Digital attackers are sending around love-themed malicious emails in an attempt to infect recipients with the Nemty ransomware.
If you've been kicking around in the world of IT security for more years than you'd like to admit, then you'll surely remember the ILOVEYOU virus (also known as the "Love Bug" or "Loveletter").
When the Love Bug virus
struck in May 2000, it tricked millions of people into opening its malicious attachment by posing as a love letter from a friend or colleague. It wasn't a particularly sophisticated piece of malware, but as a piece of social engineering, it was undeniably genius.
After all, who doesn't love the idea of receiving an email with the subject line "ILOVEYOU"?
Perhaps memories of the Love Bug were high in the minds of those responsible for a current campaign involving the Nemty ransomware, which seems to be using very similar tactics.
As Bleeping Computer reports
, malicious emails are being sent out with subject lines like:
- I love you
- Can't forget you
- Don't tell anyone
- Letter for you
- Will be our secret
Attached to each email is a ZIP archive file named LOVE_YOU_######_2020.zip (where the ###### represents random characters), and inside that archive is a malicious script called LOVE_YOU.js.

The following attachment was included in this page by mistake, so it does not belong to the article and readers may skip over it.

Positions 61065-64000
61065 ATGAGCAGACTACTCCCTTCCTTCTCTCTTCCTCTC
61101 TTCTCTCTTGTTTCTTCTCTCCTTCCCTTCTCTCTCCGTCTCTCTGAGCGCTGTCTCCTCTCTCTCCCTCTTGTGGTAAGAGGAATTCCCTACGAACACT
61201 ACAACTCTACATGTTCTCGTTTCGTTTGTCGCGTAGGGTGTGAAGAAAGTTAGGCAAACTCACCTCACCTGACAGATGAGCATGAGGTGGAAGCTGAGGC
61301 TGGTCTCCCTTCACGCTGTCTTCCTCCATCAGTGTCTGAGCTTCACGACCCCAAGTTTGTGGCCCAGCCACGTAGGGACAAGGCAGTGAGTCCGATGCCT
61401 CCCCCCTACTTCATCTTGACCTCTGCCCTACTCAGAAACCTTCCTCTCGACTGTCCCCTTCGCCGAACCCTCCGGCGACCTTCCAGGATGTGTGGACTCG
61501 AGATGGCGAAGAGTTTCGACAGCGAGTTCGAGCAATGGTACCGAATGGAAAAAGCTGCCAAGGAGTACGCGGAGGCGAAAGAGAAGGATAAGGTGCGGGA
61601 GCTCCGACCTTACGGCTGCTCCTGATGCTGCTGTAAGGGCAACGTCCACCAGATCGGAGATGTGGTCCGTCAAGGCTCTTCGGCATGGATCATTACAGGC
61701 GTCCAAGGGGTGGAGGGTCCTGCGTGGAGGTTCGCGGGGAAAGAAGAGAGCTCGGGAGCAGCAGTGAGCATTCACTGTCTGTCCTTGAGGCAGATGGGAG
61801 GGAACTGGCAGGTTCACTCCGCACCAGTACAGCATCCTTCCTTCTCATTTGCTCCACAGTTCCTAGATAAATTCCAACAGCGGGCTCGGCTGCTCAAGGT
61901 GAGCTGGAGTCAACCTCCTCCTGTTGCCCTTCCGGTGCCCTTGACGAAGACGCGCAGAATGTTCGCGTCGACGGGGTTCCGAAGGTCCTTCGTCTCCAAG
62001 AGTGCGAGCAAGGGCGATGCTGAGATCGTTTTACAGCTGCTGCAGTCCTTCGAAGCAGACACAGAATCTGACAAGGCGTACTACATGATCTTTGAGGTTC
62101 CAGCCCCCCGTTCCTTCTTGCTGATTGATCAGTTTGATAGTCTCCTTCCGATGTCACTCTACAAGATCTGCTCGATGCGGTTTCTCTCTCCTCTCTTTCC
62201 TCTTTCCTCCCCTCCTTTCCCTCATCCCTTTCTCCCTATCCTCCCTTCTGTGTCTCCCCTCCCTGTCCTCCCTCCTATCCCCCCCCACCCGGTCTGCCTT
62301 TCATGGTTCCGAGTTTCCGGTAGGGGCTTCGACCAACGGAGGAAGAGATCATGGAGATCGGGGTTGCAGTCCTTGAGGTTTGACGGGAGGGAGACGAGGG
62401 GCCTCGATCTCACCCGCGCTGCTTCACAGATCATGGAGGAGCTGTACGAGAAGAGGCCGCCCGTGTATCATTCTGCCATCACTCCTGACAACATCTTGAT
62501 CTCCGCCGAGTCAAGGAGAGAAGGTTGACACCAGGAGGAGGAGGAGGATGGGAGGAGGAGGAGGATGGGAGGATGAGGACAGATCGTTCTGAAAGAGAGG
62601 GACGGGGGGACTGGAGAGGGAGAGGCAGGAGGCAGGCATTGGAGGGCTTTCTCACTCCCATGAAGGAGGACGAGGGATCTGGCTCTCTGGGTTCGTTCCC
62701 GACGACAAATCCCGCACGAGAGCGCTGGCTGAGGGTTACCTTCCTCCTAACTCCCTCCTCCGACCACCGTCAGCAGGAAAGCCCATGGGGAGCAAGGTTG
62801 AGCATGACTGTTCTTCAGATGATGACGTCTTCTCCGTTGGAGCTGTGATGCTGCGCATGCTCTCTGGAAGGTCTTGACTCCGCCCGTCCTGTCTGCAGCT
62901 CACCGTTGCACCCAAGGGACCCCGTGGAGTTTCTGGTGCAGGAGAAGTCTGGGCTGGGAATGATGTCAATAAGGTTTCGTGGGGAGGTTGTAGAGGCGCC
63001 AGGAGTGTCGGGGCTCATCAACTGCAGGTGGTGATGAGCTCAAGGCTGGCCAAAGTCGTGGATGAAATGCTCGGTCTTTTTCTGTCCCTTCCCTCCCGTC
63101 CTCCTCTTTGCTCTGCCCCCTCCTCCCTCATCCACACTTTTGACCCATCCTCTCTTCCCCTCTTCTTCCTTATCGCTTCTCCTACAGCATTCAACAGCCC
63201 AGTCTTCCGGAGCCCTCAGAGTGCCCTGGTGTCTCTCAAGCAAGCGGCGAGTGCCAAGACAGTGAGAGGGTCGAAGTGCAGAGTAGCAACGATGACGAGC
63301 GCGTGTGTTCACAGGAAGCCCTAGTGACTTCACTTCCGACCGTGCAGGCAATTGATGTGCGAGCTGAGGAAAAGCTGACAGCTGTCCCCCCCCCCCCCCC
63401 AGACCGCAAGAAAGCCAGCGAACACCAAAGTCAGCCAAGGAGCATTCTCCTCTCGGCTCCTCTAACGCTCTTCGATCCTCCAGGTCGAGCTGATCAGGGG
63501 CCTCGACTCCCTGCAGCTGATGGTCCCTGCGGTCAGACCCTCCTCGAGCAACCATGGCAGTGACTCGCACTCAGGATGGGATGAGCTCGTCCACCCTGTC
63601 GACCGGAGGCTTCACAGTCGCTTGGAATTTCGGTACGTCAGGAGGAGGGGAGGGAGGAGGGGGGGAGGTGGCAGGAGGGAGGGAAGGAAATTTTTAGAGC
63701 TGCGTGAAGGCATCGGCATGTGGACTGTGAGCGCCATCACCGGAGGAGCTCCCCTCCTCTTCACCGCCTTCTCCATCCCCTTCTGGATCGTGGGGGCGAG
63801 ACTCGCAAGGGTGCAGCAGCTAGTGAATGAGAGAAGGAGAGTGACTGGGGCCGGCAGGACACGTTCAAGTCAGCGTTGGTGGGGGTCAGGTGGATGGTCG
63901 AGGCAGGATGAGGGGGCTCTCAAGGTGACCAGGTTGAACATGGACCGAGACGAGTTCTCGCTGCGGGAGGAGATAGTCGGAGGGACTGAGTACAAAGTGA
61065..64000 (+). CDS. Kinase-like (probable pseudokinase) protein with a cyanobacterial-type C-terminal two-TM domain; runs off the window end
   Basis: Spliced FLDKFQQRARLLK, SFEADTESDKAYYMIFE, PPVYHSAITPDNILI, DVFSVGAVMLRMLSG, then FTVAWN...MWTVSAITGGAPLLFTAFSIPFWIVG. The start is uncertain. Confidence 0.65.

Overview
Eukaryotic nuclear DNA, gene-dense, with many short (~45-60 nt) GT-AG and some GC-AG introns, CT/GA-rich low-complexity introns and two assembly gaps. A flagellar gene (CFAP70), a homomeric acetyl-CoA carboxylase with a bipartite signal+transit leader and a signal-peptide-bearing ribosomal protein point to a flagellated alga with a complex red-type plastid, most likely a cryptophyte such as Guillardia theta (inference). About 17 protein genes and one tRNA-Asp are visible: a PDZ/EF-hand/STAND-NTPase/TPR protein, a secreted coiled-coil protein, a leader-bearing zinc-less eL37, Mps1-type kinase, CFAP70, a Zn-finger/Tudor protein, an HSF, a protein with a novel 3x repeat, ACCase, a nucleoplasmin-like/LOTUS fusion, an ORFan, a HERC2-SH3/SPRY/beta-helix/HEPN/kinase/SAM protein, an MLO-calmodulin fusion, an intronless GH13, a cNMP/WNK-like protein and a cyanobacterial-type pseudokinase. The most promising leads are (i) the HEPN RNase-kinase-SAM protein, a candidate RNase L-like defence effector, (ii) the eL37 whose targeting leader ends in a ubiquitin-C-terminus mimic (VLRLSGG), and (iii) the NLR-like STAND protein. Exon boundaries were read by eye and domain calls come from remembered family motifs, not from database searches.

The start of the ransom note reads as follows:
---> NEMTY 2.5 REVENGE <---
Some (or maybe all) of your files got encryped.
We provide decryption tool if you pay a ransom.
Don't worry, if we can't help you with decrypting - other people won't trust us. We provide test description, as proof that we can decrypt your data.
You have 3 month to pay (after visiting the ransom page) until decryption key will be deleted from server. After 3 month no one, even our service can't make decryptor.
In an attempt to frustrate recovery of encrypted data for those organizations who did not make secure backups, Nemty makes a point of deleting the shadow copies of all files it encrypts.
Worryingly the criminals behind the Nemty ransomware have indicated that they are planning to release data stolen from victims
if ransoms are not paid, a tactic which is growing in popularity amongst extortionists.
Users and organizations alike would be wise to follow security best practices designed to prevent a ransomware infection
from happening in the first place.